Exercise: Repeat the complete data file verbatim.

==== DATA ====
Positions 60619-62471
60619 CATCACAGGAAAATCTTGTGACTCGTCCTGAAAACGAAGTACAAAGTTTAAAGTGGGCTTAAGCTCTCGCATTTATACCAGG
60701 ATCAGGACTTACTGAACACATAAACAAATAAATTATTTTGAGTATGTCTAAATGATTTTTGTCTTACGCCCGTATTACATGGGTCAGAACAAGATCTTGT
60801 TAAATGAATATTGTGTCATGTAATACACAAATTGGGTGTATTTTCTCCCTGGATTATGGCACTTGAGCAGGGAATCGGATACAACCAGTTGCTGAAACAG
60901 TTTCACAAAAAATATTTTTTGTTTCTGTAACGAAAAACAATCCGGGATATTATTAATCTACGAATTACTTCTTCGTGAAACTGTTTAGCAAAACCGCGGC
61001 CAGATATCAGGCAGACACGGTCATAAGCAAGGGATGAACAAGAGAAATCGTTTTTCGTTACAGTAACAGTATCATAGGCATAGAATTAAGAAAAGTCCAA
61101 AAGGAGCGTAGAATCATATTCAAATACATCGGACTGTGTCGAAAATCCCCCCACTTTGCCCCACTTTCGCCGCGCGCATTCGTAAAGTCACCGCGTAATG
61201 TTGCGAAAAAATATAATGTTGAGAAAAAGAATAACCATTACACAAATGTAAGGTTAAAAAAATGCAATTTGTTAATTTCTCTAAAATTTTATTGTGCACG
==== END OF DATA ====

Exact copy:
Positions 60619-62471
60619 CATCACAGGAAAATCTTGTGACTCGTCCTGAAAACGAAGTACAAAGTTTAAAGTGGGCTTAAGCTCTCGCATTTATACCAGG
60701 ATCAGGACTTACTGAACACATAAACAAATAAATTATTTTGAGTATGTCTAAATGATTTTTGTCTTACGCCCGTATTACATGGGTCAGAACAAGATCTTGT
60801 TAAATGAATATTGTGTCATGTAATACACAAATTGGGTGTATTTTCTCCCTGGATTATGGCACTTGAGCAGGGAATCGGATACAACCAGTTGCTGAAACAG
60901 TTTCACAAAAAATATTTTTTGTTTCTGTAACGAAAAACAATCCGGGATATTATTAATCTACGAATTACTTCTTCGTGAAACTGTTTAGCAAAACCGCGGC
61001 CAGATATCAGGCAGACACGGTCATAAGCAAGGGATGAACAAGAGAAATCGTTTTTCGTTACAGTAACAGTATCATAGGCATAGAATTAAGAAAAGTCCAA
61101 AAGGAGCGTAGAATCATATTCAAATACATCGGACTGTGTCGAAAATCCCCCCACTTTGCCCCACTTTCGCCGCGCGCATTCGTAAAGTCACCGCGTAATG
61201 TTGCGAAAAAATATAATGTTGAGAAAAAGAATAACCATTACACAAATGTAAGGTTAAAAAAATGCAATTTGTTAATTTCTCTAAAATTTTATTGTGCACG